I asked a follow-up question around this because, while Google will not only return text-based results, search is still driven by spiders which do better with text (meta tags, content, etc.) than with pictures. In other words, from a machine perspective, search is still text.

Li said, “Sort of. Spiders are very infantile. They won’t go past things that they don’t understand (Flash, Javascript pop-ups). They can’t see what’s in a picture or a video, yet, but they are getting there.”

Second learning: Search is not just taking place on search engines. People search on YouTube (beating out Yahoo!), craigslist, eBay, and so on.

Third learning: Google is using the Google Toolbar and Chrome in order to gather ever more data about your online habits and behaviors and this data increasingly influences search (while also providing good content fodder if you follow the trends and create content accordingly).

Fourth learning: SEO isn’t just for the few, it’s for everyone and it’s not magic. There are very specific, knowable things that you can do to optimize your content for search. “Content is not king, OPTIMIZED content is king.”

Fifth learning: Google knows you through your accounts and will show you results based on your behaviors, your location, etc. NO ONE can guarantee you a top 10 ranking because Google is personalizing results to fit YOU.

Sixth learning: THEREFORE, you need to understand your audience and optimize towards that. How do they search (which engines, what devices, etc.)? How do they consume media? What lingo (vernacular) do they use (i.e., do they say “commode,” “john,” or “toilet”)? How do they prefer their content served (video, audio, maps, etc.)? Are they national? Local? Global?

Seventh learning: It’s not about the technology, the engine, the platform, or any of that. It’s about being found. To get found, you need to optimize around keywords, the way people really search for you, and the way they are talking about the things that are relevant and valuable to them.

Eighth learning: “Other people make it easier to find you, not just search engines.” Make your content valuable, shareable, and actively engage with the online community that plays where you play.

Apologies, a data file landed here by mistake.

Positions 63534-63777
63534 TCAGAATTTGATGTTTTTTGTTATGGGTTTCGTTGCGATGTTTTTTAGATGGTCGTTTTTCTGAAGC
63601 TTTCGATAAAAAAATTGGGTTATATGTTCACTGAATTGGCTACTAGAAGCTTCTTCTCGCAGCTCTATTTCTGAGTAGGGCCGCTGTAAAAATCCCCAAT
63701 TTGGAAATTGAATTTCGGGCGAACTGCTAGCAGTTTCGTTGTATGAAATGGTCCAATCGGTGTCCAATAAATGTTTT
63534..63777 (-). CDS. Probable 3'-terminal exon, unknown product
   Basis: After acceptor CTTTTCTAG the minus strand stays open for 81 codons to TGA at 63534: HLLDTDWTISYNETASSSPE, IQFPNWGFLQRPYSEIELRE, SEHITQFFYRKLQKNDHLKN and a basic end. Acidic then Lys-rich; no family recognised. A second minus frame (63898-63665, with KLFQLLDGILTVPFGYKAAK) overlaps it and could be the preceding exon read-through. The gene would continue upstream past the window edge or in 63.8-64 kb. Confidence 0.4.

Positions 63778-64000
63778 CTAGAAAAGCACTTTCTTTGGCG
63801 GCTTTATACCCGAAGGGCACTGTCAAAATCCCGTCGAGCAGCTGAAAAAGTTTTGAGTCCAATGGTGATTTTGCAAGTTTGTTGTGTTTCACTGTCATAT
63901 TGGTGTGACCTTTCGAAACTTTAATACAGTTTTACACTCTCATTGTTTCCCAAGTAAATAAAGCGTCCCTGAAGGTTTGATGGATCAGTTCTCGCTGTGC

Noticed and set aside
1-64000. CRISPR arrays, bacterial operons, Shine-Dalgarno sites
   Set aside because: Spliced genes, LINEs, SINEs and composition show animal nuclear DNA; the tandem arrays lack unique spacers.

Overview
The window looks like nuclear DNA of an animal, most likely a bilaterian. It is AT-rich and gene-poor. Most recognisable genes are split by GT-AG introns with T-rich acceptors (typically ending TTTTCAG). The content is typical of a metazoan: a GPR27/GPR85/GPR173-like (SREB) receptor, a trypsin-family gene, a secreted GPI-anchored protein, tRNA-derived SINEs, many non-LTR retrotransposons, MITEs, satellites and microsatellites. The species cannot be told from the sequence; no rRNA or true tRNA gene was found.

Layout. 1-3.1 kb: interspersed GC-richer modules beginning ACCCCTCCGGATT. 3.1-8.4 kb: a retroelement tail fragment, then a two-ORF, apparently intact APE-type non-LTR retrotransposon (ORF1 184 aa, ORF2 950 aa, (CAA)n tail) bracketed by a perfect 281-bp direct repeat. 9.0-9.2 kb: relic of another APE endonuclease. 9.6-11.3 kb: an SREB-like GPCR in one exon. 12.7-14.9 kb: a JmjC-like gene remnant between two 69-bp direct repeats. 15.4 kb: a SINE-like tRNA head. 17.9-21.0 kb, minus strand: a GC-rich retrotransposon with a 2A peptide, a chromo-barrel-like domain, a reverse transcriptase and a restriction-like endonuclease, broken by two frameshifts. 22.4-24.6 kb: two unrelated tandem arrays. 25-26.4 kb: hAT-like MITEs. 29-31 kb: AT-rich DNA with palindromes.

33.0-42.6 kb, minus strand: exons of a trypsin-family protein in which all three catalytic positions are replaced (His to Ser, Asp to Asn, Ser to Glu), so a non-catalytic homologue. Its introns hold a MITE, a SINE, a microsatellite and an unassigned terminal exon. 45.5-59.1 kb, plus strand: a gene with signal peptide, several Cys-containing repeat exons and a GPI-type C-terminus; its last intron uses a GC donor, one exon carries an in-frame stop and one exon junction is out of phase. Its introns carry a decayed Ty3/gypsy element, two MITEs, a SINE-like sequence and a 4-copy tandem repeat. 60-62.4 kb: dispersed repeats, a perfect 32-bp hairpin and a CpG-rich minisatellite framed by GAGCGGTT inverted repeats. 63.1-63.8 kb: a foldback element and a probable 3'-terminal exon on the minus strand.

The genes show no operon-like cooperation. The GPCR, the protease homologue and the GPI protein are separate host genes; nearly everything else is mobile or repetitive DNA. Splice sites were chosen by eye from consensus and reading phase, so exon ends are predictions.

A Brief History of #onewordwednesday


About three months ago, I wanted to see if I could launch a trending hashtag and the hashtag I hit on was #onewordwednesday. My first tweet containing that hashtag read, “meme #onewordwednesday.”

I quickly discovered that I was not the first person to use this expression. That honor goes @markdudlik, who was about a month ahead of me. By the way, he’s a scientist. Of awesome.

The basic rule for #onewordwednesday is: Post at least one tweet containing a single word of your choosing along with the hashtag, #onewordwednesday. I guess I could have gotten more complicated by insisting that all your tweets for the duration of #onewordwednesday be one word in length, or that you should only tweet one word for the entire day, but I wanted to keep it simple, for good or ill.

So far, about 38 individuals have contributed to the #onewordwednesday effort with @cristinagordet, @motoole1, and @rsheffield deserving special recognition for their unflagging and enthusiastic support of this quixotic endeavor. I would also like to point out that #onewordwednesday would have been strangled in the cradle had @devinusmaximus not reached out and inspired me to keep hope alive in the early days of our movement. Devin, you are the wind beneath my wings.

The future is unwritten, as the Clash used to say, and I do not know whither #onewordwednesday is bound. I like that a kind of game is developing in which people retweet a #onewordwednesday word and add a related word. That sort of thing can only go so far given Twitter’s character limit, but it emerged spontaneously, which I find promising. Who knows what the day after tomorrow might bring?

The other idea I had was to choose a word, like “focus,” and see how many people we can get to tweet, “Focus #onewordwednesday.” In addition, we could retweet any random tweet containing the word “focus,” adding the hallowed hashtag as well. Are you game? Let’s do this.

Does Your Company Need a Blog, a Facebook Page, a YouTube Channel, and a Twitter Feed?

Actually, the answer to that question is fairly simple: I don’t know.

I realize that answer might not be very helpful, but at least it’s honest.

Fact is, you can only figure out if you need those things, and what you’ll do with them once you got ’em, after you’ve decided what it is you want to do.

In other words, I would prefer to answer that question with this question: What do you want to do or get other people to do?

Like Soilent Green, Content IS People

2987167878_fa9e3315a1_mLast week on Twitter, Lewis Green asked if anyone was interested in writing a guest post for his blog, bizsolutionsplus. I said I’d been playing around with the idea of content as a process, not a product, and he encouraged me to write something on that topic. What I came up with was, “Content Is Still King (It’s Just Not What You Think It Is),” which was inspired in part by Mack Collier’s provocative assertion that “content is king” is “total bullshit.”